Turkey's pro-Kurdish Peace and Democracy Party (BDP), which has refused to take the oath of office and assume its seats since the June 12 elections, plans to end its boycott in October, when the Turkish Parliament returns from its summer recess.
Sources say the BDP decided to end its boycott during a recent Party Council (PM) meeting. The BDP administration reportedly took that decision considering that the political parties in Parliament have begun working on a new constitution and that the BDP should also take an active role in these efforts.
BDP Chairman Hamit Geylani also confirmed that the pro-Kurdish party is planning to return to Parliament on Oct 1. “We consider Oct. 1 as an appropriate time. But this is not enough. There should also be an appropriate ground,” Geylani added without elaborating during a news conference on Friday.
He said the party will discuss when and how the BDP will go to Parliament with the Party Council and its people.
The BDP has refused to take an oath and join in parliamentary proceedings in protest of the imprisonment of six of its deputies. Thirty-six independent deputies supported by the pro-Kurdish BDP were elected in the June 12 elections. However, six of the BDP-backed deputies are currently under arrest as part of the Kurdish Communities Union (KCK) trial. The BDP made the decision to boycott after the Supreme Election Board (YSK) stripped Hatip Dicle, one of the six jailed BDP deputies, of his mandate over a prior terrorism-related conviction after the June 12 vote.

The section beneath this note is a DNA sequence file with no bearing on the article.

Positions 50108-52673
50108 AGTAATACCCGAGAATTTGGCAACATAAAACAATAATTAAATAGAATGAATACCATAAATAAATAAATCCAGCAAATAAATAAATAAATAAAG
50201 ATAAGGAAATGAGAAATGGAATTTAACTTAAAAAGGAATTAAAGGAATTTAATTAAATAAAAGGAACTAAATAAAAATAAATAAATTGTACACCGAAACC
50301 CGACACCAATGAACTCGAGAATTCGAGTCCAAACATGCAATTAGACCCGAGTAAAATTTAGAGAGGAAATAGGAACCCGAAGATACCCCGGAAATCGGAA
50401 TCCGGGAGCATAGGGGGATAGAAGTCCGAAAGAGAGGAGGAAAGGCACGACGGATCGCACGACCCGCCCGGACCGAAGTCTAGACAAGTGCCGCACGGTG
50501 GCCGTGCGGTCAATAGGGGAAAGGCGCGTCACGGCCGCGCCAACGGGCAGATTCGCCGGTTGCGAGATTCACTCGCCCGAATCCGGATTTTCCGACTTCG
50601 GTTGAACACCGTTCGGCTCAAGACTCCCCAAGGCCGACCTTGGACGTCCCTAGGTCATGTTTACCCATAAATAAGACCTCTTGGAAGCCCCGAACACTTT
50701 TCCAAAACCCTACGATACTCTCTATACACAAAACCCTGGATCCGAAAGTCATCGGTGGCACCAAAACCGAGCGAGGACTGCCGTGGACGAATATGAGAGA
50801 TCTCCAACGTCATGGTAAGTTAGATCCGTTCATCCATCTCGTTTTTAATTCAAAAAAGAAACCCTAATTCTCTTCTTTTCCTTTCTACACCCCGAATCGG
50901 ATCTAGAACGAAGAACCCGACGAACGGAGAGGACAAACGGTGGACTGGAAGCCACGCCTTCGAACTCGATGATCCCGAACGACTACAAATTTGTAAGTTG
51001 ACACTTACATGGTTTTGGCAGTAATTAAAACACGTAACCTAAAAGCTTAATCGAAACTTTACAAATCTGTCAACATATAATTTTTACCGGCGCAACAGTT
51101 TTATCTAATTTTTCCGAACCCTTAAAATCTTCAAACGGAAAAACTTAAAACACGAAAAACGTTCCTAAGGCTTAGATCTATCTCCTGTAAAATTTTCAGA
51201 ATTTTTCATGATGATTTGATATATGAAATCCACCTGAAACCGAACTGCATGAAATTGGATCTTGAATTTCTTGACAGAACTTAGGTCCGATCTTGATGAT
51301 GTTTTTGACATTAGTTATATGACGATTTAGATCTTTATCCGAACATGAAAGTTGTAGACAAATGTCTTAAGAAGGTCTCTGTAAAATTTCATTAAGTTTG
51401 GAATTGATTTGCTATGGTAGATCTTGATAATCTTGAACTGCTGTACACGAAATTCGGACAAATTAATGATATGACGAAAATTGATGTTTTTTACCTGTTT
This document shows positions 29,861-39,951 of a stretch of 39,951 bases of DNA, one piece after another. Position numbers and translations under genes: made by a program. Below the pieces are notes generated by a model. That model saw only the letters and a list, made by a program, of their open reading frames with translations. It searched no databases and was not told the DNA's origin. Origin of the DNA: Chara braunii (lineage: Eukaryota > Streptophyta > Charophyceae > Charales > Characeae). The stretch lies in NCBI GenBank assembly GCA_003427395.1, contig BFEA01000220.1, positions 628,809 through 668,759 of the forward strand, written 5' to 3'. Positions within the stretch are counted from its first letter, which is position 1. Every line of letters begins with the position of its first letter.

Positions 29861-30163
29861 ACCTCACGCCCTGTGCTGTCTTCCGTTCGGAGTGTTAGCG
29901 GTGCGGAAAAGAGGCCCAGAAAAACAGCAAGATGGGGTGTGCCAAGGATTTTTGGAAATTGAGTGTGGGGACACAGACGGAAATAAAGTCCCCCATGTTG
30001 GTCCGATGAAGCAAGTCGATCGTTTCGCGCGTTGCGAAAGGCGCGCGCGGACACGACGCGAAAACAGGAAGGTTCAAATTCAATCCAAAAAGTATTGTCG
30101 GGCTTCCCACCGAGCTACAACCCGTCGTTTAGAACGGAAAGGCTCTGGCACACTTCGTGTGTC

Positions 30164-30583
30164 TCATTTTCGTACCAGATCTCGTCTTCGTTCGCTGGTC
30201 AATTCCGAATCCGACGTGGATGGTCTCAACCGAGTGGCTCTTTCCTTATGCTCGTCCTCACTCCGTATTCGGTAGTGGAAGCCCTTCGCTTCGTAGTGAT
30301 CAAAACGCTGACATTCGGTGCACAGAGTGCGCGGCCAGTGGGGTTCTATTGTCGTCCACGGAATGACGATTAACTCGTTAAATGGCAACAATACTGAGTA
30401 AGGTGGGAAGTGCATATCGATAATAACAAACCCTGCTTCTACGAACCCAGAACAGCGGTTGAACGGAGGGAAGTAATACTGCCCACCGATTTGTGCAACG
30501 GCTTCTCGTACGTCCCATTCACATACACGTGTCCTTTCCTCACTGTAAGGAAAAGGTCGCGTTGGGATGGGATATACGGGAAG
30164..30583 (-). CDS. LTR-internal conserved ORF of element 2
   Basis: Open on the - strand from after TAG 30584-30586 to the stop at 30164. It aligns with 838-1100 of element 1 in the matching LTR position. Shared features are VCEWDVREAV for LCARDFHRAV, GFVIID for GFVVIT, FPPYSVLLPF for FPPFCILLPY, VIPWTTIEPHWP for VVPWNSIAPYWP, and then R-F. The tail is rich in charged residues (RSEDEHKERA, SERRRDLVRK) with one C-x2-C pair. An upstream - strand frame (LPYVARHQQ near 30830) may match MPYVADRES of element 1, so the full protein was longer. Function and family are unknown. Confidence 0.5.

Prime Minister Recep Tayyip Erdoğan has on several occasions called on the BDP to end its boycott. He renewed his call over the weekend in the wake of a series of terrorist attacks by the outlawed Kurdistan Workers' Party (PKK) and said the party has no option but to return to Parliament. “If you fail to distance yourself from terrorism, blood, murder and ambushes, you would betray your voters and cannot be accepted as engaging in legitimate politics. Return to your legitimate place, which is Parliament. Others have also said the same thing. They said they would not enter Parliament unless their [jailed] colleagues do. What happened? They have come. These [BDP deputies] will also come. They have no other choice,” Erdoğan said on Sunday.
He was referring to a similar boycott by the main opposition Republican People's Party (CHP), which had also announced following court decisions to bar three of its deputies from entering Parliament that it would not take the oath of office until its colleagues are allowed to do so. The CHP changed its mind in July after an agreement on a joint declaration with the ruling Justice and Development Party (AK Party) and its deputies took their oaths.
Deputy Prime Minister Bülent Arınç also called on the BDP deputies to assume their seats in Parliament on Thursday and said the venue for discussing the country's problems is Parliament. "The heart of both democracy and politics is Parliament," he said.
HABİB GÜLE, Parliament-boycotting BDP plans to take oath in October, Today's Zaman, 26 August 2011